In 1971, Randy Clifford was a door gunner on a Huey helicopter with the First Cavalry in Vietnam whose mission was a dangerous one: flying low along the Cambodian border to draw fire from the enemy so they would reveal their location.
Randy was injured and earned the Bronze Star from his service. Between numerous hospital visits and the transfer of his personal belongings, his Purple Heart and Bronze Star went missing for nearly 40 years.
That is, until earlier this year, when my military and veterans affairs staff, Bob Doehl, tracked down replacement medals for Clifford and I was able to present them to him at a modest ceremony in Homer.
My staff in Alaska works with veterans every day to help them with issues large and small and it is an honor to provide assistance. Today I join Alaskans in saluting our veterans as we find better ways to serve their growing numbers in our state.
Veterans thrive in Alaska communities. With more than 77,000 veterans who call Alaska home, our state boasts the highest ratio of veterans per capita in the U.S. at 17 percent. Alaska is also home to one of the youngest veteran populations, which explains why our universities enjoy some of the highest vets-to-student ratio in the country.
Because a growing number of veterans call Alaska home, we must ensure our veterans receive the highest quality of services available to them, with the convenience of being accommodated in Alaska. They deserve the best. They’ve earned it.
The Veterans Benefits Administration office in Anchorage continues to rise to the challenge. Currently, the average claim processing time at the Anchorage office is 149 days, substantially faster than the national average of 226 days and 49 days less than at this same point last year. While there is still more to do to speed up the process, these numbers reflect significant progress in the right direction and I’ll continue to work with my colleagues on the Senate Veterans Affairs Committee to push for improvement in both services and response time to our veterans.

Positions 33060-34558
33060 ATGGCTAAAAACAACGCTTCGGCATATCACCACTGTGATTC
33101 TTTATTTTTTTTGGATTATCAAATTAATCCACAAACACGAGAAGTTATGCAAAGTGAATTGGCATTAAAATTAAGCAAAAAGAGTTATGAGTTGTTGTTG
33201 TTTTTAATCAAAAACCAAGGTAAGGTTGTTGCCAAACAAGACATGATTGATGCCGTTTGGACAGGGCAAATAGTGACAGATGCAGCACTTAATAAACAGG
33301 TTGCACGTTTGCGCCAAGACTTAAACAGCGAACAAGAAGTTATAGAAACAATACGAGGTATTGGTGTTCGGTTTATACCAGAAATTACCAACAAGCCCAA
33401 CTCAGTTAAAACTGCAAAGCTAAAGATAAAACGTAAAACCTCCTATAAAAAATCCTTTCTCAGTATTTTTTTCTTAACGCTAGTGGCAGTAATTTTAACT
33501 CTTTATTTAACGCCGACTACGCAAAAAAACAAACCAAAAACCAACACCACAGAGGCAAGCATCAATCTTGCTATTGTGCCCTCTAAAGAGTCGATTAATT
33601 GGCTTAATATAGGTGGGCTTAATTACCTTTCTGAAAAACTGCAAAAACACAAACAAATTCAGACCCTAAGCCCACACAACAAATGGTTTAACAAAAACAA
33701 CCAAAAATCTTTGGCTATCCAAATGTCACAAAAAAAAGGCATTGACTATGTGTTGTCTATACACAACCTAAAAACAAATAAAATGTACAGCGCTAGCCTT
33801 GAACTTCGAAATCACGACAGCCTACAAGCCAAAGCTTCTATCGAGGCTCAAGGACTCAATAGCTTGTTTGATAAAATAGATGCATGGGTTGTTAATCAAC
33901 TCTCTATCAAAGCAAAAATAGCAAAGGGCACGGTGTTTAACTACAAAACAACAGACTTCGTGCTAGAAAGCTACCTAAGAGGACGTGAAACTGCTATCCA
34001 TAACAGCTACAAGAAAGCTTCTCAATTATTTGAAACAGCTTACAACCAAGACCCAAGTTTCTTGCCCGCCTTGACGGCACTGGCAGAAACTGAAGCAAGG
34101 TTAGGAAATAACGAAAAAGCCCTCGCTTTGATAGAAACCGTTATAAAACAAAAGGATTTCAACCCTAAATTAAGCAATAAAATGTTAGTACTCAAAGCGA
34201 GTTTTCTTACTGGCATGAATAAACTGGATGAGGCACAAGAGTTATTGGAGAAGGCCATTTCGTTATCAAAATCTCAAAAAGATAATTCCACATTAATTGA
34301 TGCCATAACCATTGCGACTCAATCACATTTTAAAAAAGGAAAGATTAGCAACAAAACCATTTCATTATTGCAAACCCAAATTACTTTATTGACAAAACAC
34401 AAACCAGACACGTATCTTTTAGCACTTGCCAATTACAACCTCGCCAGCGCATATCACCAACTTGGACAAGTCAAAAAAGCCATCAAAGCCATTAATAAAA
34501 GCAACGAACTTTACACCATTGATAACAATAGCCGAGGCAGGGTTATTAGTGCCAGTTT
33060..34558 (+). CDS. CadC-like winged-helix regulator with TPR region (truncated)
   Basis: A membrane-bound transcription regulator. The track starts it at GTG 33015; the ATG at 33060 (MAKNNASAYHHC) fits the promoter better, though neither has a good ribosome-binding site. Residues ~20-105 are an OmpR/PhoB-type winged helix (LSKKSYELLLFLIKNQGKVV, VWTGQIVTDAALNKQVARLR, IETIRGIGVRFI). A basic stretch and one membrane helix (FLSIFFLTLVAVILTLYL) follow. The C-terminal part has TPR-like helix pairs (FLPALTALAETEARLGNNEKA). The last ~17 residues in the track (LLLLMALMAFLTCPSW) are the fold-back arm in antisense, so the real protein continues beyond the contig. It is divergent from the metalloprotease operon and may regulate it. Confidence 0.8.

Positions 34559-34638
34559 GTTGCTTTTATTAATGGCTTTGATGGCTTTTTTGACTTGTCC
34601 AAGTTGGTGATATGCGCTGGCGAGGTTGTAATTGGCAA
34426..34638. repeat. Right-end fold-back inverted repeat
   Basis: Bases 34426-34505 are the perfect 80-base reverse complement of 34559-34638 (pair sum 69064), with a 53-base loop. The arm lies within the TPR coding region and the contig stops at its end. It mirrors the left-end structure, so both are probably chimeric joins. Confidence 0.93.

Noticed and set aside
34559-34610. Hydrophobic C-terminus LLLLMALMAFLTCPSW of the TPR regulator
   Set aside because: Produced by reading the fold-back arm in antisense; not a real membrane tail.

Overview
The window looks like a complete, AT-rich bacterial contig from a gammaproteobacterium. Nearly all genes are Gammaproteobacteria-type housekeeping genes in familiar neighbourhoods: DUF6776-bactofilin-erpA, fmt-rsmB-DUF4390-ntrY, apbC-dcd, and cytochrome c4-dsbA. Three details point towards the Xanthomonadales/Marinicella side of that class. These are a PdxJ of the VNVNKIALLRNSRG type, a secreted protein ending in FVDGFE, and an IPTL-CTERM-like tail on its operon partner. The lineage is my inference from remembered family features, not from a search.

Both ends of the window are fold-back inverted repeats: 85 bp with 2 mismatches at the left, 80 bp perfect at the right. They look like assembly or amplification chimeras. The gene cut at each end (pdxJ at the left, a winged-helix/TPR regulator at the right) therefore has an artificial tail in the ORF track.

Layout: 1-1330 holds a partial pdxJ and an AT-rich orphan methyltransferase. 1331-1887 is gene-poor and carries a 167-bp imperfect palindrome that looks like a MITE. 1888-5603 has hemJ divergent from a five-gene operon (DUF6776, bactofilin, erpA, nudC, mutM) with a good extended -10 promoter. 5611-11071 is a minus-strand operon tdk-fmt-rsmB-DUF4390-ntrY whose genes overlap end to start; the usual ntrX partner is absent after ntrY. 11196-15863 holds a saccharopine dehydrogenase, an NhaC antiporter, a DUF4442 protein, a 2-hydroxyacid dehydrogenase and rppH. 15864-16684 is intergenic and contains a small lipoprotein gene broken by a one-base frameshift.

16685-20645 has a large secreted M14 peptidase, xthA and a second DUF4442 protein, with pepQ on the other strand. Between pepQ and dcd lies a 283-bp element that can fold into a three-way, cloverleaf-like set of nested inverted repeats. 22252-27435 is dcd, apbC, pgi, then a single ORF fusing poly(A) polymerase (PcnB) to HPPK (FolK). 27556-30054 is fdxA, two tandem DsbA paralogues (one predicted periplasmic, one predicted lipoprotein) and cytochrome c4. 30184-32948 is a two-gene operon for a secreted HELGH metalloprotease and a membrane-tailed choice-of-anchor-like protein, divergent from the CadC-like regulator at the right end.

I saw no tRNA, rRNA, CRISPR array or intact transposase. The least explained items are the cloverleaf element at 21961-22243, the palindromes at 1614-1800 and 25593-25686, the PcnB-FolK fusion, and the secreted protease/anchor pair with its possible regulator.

The Alaska Veterans Health Administration also continues to search for workable solutions to providing medical services to our vets in our state. I brought VA Secretary Eric Shinseki to Alaska to see firsthand the challenges of providing services to vets in remote Alaska.
A benefit of this visit was a commitment by Secretary Shinseki to partner with Alaska Native tribal health corporations to provide medical care to vets if VA facilities are not nearby. So far, 28 of these corporations have signed agreements with the VA to provide care locally instead of requiring rural veterans to travel to Anchorage, Juneau, Kenai or Fairbanks. This can make all the difference to veterans who want to stay close to home and their families while receiving quality care.
Another area of concern for me is employment for returning service members. I’ve hosted employment forums and job fairs for veterans in Fairbanks and Anchorage on this issue and my bill, the Vow to Hire Heroes Act which reauthorizes transition, retraining and employment services, recently became law.
I’m sponsoring a bill to require funding for veterans services — even in the event of another government shut down. This bill prevents some of the hardships veterans faced during the unnecessary partial shut-down by ensuring they receive the disability checks they deserve.
We must also recognize the needs of the increasing number of women veterans. The Military Justice Improvement Act will handle sexual-related offenses outside of the chain of command. The Women Veterans and Other Health Care Improvements Act includes counseling and treatment to severely wounded, ill, or injured veteran who has an infertility condition. Another bill ensures a veteran fleeing domestic violence can receive housing and counseling assistance.
Though progress has been made to improve services for veterans across the nation, there is still much work to do. Veterans Day reminds us of the sacrifices of those who provided military service to protect the freedoms of all Americans. I am proud Alaskans don’t need a reminder — our state knows the importance of honoring our veterans each and every day.